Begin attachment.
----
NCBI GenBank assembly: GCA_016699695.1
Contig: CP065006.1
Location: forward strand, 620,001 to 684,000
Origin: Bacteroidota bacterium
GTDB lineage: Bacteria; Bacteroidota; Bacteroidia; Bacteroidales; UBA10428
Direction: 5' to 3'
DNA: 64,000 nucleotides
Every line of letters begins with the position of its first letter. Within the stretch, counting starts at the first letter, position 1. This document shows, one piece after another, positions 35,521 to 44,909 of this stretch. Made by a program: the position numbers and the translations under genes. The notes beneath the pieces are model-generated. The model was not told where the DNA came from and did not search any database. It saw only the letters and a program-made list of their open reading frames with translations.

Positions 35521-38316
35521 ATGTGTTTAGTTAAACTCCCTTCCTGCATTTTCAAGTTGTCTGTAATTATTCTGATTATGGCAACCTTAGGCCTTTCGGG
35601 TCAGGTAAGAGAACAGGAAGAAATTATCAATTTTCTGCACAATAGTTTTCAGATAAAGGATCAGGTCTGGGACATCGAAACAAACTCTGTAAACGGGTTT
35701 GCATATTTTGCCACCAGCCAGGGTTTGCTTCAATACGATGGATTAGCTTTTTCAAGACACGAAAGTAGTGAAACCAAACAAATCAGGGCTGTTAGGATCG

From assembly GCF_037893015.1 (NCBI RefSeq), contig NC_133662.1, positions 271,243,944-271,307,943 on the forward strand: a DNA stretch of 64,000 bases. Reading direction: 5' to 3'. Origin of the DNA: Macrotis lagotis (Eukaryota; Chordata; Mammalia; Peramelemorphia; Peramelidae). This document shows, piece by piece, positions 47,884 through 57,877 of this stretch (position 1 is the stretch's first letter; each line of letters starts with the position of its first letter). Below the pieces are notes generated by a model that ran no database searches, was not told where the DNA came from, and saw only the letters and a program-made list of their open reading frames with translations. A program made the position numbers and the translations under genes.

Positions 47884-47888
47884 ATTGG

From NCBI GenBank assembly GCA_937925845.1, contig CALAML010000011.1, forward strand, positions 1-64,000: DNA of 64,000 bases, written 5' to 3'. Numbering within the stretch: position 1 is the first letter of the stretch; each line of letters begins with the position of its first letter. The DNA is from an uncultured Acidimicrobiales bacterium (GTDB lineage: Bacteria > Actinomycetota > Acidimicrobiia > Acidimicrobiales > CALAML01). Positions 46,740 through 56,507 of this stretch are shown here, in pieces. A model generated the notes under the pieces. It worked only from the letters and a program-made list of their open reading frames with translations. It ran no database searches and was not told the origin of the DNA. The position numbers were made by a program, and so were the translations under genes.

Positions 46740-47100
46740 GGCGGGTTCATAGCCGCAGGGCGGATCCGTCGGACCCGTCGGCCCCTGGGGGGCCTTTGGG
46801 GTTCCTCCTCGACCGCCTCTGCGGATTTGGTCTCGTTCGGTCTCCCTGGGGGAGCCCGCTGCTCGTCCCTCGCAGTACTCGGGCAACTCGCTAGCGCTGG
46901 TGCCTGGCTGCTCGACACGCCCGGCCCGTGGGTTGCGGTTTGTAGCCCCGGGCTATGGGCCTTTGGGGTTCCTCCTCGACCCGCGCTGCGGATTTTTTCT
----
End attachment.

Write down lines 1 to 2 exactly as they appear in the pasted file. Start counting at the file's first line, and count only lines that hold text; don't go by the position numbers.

NCBI GenBank assembly: GCA_016699695.1
Contig: CP065006.1